My mother’s first job was in Crawford’s shop in Castledawson, and that is where she learned, among other things, how to wrap a tidy parcel in brown paper and string. As she had learned to bake and sew by watching my grandmother, so she watched Jim Crawford skillfully wrap parcels for the customers. Soon she was expertly preparing packages of sweets and biscuits for those who wanted to send a taste of home to relatives across the water, Mrs. O’Connor, whose daughter was in England; Jim Crawford himself had devised a way to tie newspapers with string so they could be easily mailed to relatives far away in Australia. I imagine one such newspaper will be making its way to me soon – my mother believes she still has the knack for it. She is quick to remind me that all this wrapping and knot-tying was long before there was any such thing as Sellotape (Scotch Tape) so sometimes she would use a seal wax over the knotted string.
Years later, when my mother was home with us, one of her favorite jobs was “backing books.” By the first day of school in September, she had saved brown wrapping paper for this special task. Anyone from my part of the world will readily acknowledge that our teachers were very particular about the way our books were backed. There was definitely an art to it, and so naturally it fell under my mother’s bailiwick. She could barely wait for September when my brother and I would get our new school books for the year. I can still see her waiting in our kitchen in the house on the Dublin Road, brown paper and scissors ready. Each book she placed carefully in the middle of a sheet of brown paper, and with a few quick snips, folds, and tucks, she had it covered, ready for us to write our names on the front. I remember one September, because my mother was ill and in the hospital, I had taken it upon myself to back my new history textbook. Of course I couldn’t do it right. Like so many things, this was something my mother had made look so easy, but unlike my mother I had not learned by watching. It was impossible for me to get the brown paper neatly under the spine at both ends, so I gave up and went to school, book un-backed. For my sins, I was subjected to a memorably sarcastic tirade from a teacher who clearly cared not about the fact that my mother lay in the Royal Victoria Hospital in Belfast. She may as well have been on the other side of the world in those moments. Over thirty five years later, I can still feel the flush of embarrassment on my face. I have never forgotten or forgiven his lack of sensitivity. I am sad to report that I was reminded of it once more, just five months ago when a teacher was inexcusably cruel to my daughter – in front of her classmates and in spite of knowing that while he casually broke her spirit, her mother was recovering from cancer surgery.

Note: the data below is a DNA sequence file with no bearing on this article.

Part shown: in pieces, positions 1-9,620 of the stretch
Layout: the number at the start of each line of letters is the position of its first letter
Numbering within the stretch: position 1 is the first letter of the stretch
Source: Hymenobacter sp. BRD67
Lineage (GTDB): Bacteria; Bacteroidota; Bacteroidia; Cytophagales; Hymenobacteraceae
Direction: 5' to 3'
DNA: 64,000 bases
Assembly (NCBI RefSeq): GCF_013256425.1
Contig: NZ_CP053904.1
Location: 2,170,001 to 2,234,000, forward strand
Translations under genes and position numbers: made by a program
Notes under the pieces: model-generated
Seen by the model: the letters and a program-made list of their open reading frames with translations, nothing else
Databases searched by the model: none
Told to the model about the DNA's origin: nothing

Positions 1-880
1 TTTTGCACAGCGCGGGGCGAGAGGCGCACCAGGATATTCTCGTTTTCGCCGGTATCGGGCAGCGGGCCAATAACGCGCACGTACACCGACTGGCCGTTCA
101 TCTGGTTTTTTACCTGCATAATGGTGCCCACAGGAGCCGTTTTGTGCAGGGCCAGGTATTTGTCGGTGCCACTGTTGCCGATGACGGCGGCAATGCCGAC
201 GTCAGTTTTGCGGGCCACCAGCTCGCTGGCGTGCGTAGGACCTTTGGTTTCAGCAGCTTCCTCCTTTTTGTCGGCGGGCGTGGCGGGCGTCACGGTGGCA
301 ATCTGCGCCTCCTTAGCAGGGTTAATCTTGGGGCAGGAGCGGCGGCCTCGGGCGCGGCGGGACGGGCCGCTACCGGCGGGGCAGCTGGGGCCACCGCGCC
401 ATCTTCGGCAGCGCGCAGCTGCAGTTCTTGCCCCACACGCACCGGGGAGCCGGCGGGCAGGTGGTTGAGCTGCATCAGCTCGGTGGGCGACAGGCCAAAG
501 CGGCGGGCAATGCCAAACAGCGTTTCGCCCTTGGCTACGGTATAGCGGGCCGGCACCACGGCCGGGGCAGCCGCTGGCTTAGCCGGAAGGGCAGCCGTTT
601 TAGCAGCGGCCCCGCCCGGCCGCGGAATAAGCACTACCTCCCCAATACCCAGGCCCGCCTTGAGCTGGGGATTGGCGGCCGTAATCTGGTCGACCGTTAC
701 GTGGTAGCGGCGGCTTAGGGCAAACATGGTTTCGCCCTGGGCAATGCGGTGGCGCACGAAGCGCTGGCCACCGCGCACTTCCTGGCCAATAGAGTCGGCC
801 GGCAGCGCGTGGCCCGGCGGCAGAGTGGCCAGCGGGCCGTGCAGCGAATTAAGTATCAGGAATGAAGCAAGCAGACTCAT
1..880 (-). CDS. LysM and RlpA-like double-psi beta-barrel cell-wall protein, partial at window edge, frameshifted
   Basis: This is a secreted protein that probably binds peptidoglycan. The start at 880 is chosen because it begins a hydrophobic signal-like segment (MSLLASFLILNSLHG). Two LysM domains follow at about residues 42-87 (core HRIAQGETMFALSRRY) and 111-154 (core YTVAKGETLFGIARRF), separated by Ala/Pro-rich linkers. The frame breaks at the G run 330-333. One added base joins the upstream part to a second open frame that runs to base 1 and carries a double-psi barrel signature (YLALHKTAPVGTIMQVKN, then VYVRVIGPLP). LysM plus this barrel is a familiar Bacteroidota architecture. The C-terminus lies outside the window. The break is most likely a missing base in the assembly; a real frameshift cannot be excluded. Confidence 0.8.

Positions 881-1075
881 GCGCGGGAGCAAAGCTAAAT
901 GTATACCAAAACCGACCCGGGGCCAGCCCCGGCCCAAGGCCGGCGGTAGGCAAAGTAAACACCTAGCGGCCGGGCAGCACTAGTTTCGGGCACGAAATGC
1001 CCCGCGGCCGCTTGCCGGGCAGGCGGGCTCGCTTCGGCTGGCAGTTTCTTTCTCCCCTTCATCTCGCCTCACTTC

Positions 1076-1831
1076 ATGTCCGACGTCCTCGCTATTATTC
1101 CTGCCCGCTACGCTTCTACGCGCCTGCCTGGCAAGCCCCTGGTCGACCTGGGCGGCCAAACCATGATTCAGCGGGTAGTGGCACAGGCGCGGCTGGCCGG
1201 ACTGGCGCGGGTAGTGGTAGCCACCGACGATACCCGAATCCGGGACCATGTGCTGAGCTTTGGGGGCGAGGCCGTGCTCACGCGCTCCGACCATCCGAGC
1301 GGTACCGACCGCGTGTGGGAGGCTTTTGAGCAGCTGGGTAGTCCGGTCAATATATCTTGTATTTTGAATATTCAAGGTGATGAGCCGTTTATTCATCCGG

Perhaps being good with one’s hands is somehow connected to being in good hands. Handled with care. A hand-wrapped parcel from Crawford’s shop was done right and with great care. There was heart and craft in it. It was in good hands …